22 – 40: One weeks’ pay
41 plus: One and half week’s pay
Your Weekly Gross Pay (at the effective date of employment termination).
Maximum limit – currently £544 (from 6th April 2021).
Number of Years you Worked with your Employer
Up to a maximum of 20 years
The maximum payment you can receive from the Basic Award is currently £16,320.
After the Basic Award has been decided, the often, more larger element – the Compensatory Award is set out.
Under The Employment Rights Act, compensation is to be awarded based upon the amount of income loss as a result of:
Your employer’s actions.
Determining it is ‘fair and just’ to make the Award.
Losses claimed under a Compensatory Award are:
Loss of wages – includes contractual benefits, non- contractual benefits, bonus or commission.
Loss of future wages – a cut-off point for compensation based upon employment status at date of hearing and new salary amount if started a new job.
Loss of statutory rights (minimum 2 years continuous employment before qualifying for unfair dismissal protection).
Loss of pension.
Total Loss Assessment for Constructive Dismissal Claim
The maximum amount that you can be awarded as compensation for constructive dismissal (as of 6 April 2021) is currently capped at £89, 493 – or 52 weeks gross salary, whichever is the lower amount.
Amounts already received from your employer, such as payment in lieu of notice or enhanced redundancy payments will be taken into account when assessing your total loss. Earnings from alternative employment during the notice period are also taken into account for a constructive dismissal claim.
Compensation for Unfair Dismissal Claim
An unfair dismissal claim may be brought to an employment tribunal by unfair dismissal claims solicitors if you have been sacked in a way that breaches employment law.
A claim for unfair dismissal is a statutory right under the Employment Rights Act 1996. This means an employee has a statutory claim, and is legally entitled to the right to claim unfair dismissal regardless of what their employment contract states.
To be eligible to claim unfair dismissal – you must have worked a continuous 2-year qualifying period of service for the right not to be subject to an unfair dismissal.
Under the Employment Rights Act 1996, your employer must show that his principal reason was “potentially fair” and fall under one of FIVE categories:
1. Capability – you are found to be incapable or unqualified of doing your job.
2. Conduct – your behaviour is found to be unacceptable for reasons such as poor attendance, deception, dishonesty, failure to follow or ignoring instructions (which could amount to gross misconduct).
3. Redundancy – given for genuine business reasons.
4. Illegality – examples include, not having the specific skills and/or qualifications to do your job legally, or your job requires you to drive a vehicle such as a company car but you’re banned due to speeding or another road traffic offence.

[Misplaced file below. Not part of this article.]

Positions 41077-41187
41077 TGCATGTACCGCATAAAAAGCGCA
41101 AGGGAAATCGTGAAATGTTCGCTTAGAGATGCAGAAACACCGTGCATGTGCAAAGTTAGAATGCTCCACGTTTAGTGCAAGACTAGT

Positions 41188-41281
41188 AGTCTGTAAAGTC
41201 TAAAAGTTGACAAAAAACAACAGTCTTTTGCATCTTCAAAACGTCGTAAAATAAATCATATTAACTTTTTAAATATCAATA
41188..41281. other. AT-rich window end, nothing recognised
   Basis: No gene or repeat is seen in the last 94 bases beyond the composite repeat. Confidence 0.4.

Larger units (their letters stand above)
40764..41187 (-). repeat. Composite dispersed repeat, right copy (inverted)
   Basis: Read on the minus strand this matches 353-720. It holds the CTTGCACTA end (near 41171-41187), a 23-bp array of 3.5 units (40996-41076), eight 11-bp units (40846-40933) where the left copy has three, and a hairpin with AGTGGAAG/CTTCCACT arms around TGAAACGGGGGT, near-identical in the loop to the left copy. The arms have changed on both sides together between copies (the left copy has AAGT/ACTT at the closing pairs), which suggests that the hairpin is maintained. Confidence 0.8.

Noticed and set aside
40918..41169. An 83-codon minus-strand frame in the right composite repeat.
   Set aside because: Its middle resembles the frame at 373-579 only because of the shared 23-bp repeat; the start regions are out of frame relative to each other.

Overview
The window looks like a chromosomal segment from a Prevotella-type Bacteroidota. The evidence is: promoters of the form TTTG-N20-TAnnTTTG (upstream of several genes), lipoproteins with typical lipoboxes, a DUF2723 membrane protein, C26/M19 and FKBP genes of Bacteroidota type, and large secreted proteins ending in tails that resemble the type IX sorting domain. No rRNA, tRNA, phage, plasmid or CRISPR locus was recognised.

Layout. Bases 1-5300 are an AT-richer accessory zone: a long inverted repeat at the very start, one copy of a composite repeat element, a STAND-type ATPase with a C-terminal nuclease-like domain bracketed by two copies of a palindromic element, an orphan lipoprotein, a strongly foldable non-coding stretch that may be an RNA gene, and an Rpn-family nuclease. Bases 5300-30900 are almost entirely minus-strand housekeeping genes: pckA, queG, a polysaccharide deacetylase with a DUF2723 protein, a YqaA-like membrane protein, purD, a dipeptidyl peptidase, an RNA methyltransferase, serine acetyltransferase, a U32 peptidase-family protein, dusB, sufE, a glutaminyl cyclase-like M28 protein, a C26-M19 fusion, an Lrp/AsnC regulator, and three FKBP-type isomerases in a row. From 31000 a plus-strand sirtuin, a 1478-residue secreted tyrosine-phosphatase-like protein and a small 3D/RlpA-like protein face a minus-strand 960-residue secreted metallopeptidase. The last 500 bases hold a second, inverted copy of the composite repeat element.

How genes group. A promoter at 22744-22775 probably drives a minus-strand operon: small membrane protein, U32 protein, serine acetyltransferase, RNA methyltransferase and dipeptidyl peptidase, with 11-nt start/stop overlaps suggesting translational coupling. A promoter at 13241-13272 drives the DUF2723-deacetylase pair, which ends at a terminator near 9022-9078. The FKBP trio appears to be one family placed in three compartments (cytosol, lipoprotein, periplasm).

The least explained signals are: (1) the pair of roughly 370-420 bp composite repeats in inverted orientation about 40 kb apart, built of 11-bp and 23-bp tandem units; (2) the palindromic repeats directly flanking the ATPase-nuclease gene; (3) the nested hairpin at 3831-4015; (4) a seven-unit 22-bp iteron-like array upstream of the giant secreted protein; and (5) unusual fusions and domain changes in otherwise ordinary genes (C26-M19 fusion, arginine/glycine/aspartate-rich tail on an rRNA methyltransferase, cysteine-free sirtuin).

5. Some Other Substantial Reason (“SOSR”) – examples could include:
– Asking for flexible working
– Refusal to give up your working time rights (such as rest breaks)
– Resigned and gave the correct notice period
– Needed time off for jury service
– Applied or were taking maternity, paternity or adoption leave
– Exposed wrongdoing in the workplace – Forced to take early retirement
If you were given a potentially fair reason for your dismissal but the proper procedure for dismissal was not followed, you still have grounds for unfair dismissal claims compensation.
Wrongful Dismissal Claims
What is a wrongful dismissal claim?
Claims for a wrongful dismissal are different from unfair dismissal claims. A claim for wrongful dismissal is essentially a breach of contract claim against your employer.
Whereas, a claim for unfair dismissal is your statutory right – or legal right – a wrongful dismissal claim is a contractual right – as set out in your contract of employment.
Another key difference is – a claim for wrongful dismissal does not require you to have worked with your employer for a set period of continuous service to allow you to pursue a wrongful dismissal claim.
Damage for Wrongful Dismissals with Pay in Lieu of Notice
It is common practice for an employer not to require an employee to work out his notice period. Instead, payment is made in lieu of notice. A payment in lieu of notice, instead of working notice periods, is usually regarded as ‘damages for wrongful dismissal’ – unless otherwise stated in the contractual procedures.
Time Limit for Claiming Wrongful Dismissal
Wrongful dismissal claims must be brought before an employment tribunal within THREE MONTHS (minus one day) from the date of an employee’s summary dismissal.
However, wrongful dismissal employees who fail to bring their claim to the employment tribunal within the three month time limit can still pursue a civil action. An extended limitation period of SIX MONTHS applies for bringing a civil claim for wrongful dismissal.
Compensation for Wrongful Dismissal Claims
An employer found to have wrongfully dismissed their employee will be liable to pay damages. Compensation awarded is intended to put an employee back to the position they would have been in – had the employment contract been terminated, in accordance with the contractual procedure.
Compensation will reflect the net value of wages and any other contractual benefits, to which, the employee would have been entitled had they been allowed to work out their contractual notice period.
There is a statutory cap of £25, 000, which is the maximum amount of compensation that can be awarded in a claim for wrongful dismissal at an employment tribunal. If the compensation sought for breach of contract exceeds this mount, your wrongful dismissal claim will have to be brought to court.